Even a cursory examination cannot avoid observing the similarities in the development patterns of community policing in the four countries examined in this book. Police reform was initiated in reaction to — publicly exposed — internal police corruption (Walker, 1976), or as an attempt to improve the effectiveness and efficiency of the police in its handling of crime and fear of crime, and responding to the local — neighbourhood-based — service needs of citizens (Kelling and Stewart, 1989). The unprecedented, genuine, reaching out to the community is a common characteristic — to one degree or another — to all the countries reviewed here, as if their police chiefs, inspector generals and other high police and public officials held an international conference and decided jointly to embark on community-oriented policing. It is clear that the new direction employs a significant transition in policing strategies and tactics from those of previous practices. What underlined all such widespread efforts was the search for a proper response to the perceived need to ‘improve relations with the community’.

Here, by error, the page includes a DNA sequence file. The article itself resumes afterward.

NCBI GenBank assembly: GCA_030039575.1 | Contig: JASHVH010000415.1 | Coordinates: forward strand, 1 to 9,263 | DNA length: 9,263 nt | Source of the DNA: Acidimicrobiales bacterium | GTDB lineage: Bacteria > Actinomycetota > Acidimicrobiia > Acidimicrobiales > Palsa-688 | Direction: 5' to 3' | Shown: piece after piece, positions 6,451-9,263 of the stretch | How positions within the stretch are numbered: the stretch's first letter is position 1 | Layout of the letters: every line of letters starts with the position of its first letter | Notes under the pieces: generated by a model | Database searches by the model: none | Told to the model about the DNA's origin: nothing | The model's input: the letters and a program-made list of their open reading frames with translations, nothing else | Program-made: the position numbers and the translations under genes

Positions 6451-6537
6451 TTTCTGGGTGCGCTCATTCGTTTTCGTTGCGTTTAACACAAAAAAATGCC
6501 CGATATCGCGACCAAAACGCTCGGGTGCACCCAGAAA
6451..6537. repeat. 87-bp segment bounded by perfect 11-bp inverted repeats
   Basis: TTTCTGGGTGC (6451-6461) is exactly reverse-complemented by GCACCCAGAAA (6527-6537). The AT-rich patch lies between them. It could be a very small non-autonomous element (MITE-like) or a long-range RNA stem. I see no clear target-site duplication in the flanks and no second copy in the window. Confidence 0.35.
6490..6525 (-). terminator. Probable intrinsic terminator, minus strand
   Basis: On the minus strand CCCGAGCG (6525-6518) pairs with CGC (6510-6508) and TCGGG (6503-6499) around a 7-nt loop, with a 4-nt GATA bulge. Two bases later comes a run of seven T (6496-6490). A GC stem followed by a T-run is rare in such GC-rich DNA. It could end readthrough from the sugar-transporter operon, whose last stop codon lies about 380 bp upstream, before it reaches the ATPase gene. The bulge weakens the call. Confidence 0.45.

KeywordsPolice Officer Crime Prevention Police Force Crime Control Police Service
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